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Nov 2, 2010
Hiya. This is a pretty simple technique but it wasn't obvious to me at all when I was starting out mapping and I couldn't find tutorials on it anywhere else so I thought I might as well make one.

You know those neat wiggly roads you see on a lot of official maps? Roads like this:


Here's how to replicate that effect.

First of all, open the texture browser and find a suitable coloured dirt track texture for the environment you're using. Use the overlay tool and test some of them on your map to get some idea for how they look. Note that some of these textures have different levels of transparency and some of them are for the ends of roads.

:overlaytool: <--- Overlay tool. He is your friend.


Place some overlays in the general area you want them in your map. It doesn't have to be too accurate; you can fine tune them in a minute. If you want to resize the overlays then click these two buttons on the toolbar: :texlock: :texlockscale: These buttons will lock the scale and orientation of textures when you manipulate them which allows you to stretch, rotate and shrink them. Get the overlays to the size you want and remember to disable the texture lock afterwards or you might end up stretching other textures in your map.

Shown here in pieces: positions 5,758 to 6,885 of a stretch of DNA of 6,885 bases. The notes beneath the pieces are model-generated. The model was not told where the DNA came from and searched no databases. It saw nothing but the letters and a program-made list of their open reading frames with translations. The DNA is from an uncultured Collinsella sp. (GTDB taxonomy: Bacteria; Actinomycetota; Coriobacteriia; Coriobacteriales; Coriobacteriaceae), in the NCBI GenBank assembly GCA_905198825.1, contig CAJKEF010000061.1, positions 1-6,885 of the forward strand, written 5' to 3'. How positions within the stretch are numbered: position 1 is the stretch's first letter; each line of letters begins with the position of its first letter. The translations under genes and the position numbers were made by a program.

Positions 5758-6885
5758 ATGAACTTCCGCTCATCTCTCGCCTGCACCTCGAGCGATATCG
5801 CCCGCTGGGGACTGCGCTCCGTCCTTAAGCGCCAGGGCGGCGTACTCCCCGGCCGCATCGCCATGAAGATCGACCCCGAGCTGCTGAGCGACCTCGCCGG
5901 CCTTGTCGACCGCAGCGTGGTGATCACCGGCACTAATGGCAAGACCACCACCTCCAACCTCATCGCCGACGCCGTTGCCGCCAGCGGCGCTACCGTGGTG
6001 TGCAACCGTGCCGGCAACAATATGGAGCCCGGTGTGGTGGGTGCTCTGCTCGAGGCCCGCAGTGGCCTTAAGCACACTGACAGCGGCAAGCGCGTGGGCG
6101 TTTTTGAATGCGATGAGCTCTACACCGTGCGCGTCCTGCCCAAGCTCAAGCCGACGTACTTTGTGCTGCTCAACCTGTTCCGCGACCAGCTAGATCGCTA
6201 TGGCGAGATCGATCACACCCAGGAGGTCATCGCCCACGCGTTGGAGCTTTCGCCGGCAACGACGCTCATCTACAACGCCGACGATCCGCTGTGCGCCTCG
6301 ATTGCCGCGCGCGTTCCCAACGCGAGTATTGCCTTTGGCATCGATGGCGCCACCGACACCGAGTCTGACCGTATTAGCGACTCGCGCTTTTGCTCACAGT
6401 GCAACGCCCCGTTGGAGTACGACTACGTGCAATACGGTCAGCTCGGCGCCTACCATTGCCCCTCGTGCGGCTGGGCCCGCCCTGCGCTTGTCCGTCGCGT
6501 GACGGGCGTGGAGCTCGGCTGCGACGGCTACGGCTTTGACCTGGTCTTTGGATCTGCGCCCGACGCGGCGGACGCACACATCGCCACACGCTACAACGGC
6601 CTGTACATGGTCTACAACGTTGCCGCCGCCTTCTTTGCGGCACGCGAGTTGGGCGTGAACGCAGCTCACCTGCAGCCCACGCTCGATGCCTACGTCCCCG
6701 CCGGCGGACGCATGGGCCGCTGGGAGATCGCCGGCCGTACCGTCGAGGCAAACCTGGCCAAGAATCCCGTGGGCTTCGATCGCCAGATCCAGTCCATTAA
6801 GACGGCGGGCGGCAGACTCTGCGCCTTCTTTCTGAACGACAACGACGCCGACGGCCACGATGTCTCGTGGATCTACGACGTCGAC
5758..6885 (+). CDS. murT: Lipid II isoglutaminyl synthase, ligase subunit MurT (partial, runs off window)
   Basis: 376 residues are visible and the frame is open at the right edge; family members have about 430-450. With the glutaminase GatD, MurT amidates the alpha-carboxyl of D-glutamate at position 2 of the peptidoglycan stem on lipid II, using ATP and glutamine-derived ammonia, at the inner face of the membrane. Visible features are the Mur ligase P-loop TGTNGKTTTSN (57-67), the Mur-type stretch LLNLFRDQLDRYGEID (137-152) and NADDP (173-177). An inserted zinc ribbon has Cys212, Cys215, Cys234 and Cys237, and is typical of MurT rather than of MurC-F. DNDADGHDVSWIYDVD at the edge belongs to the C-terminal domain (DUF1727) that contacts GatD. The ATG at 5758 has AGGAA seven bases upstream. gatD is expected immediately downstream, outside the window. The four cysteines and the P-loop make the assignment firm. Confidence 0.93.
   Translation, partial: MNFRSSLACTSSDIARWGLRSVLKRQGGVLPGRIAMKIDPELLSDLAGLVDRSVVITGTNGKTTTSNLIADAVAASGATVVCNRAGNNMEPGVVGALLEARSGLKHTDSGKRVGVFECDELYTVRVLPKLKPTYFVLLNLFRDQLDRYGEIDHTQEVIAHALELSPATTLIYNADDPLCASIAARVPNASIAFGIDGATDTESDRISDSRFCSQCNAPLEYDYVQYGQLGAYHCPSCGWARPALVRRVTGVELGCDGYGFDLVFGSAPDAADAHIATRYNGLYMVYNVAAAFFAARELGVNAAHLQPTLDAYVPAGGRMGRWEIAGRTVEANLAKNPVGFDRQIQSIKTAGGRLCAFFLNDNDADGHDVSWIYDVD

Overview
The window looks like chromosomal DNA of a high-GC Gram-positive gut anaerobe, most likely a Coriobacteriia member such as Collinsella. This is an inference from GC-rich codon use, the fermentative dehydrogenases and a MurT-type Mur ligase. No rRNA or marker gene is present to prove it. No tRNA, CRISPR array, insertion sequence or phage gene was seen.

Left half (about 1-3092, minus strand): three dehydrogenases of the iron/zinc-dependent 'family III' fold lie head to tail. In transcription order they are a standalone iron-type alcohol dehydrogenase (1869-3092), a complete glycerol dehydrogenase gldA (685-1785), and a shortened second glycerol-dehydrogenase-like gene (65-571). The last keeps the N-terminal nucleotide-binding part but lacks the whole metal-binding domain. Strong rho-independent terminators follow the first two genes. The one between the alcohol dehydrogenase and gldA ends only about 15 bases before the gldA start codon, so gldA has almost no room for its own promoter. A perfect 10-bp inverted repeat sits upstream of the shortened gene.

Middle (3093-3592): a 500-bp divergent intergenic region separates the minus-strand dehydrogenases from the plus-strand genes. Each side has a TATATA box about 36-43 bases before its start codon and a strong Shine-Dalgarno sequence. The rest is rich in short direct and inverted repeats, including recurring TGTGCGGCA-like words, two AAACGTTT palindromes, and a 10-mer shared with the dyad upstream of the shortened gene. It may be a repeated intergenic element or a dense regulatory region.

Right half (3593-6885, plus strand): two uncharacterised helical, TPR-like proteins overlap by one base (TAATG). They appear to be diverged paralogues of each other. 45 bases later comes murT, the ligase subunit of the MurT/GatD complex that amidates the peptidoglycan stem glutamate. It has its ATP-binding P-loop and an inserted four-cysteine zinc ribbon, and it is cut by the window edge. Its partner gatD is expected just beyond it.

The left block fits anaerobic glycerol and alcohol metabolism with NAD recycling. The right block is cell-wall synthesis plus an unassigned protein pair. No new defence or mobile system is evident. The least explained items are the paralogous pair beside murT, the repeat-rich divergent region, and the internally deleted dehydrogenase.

Here's a simple wiggly road I've made. Don't act like you aren't impressed.


Now, with the overlay tool selected, select the overlay you want to manipulate. You should see little vertices appear on their corners. Hold CTRL and select multiple overlays if you want to try and connect them together.


Drag the vertices together and hold SHIFT when you've got them where you want them. The vertex will snap to the nearest neighbour. Let go of the mouse button and watch in delight as you click the pieces together. Look at you go! You're a legend, mate. A proper legend.


Now, repeat for all the other parts of the track.


Time to test it out!


And there you have it: a nice wiggly road.

Be careful not to skew your overlays too much as stretching them at odd angles can make them look unrealistic. Try and keep the sizes of the overlays consistent so the track doesn't warp. If you do all this right then you should be on the road to success.
Last edited:


Spiritual preprocessor
Dec 19, 2015
This method gives you a ton of overlays for longer roads. You can use just one and a row of displacements it lies over, you edit these displacements horizontally and get cool road curves. To avoid z-fighting with the main ground, you do stuff like this:

where red is our usual ground, and green is road displacements.
EDIT: looks like this: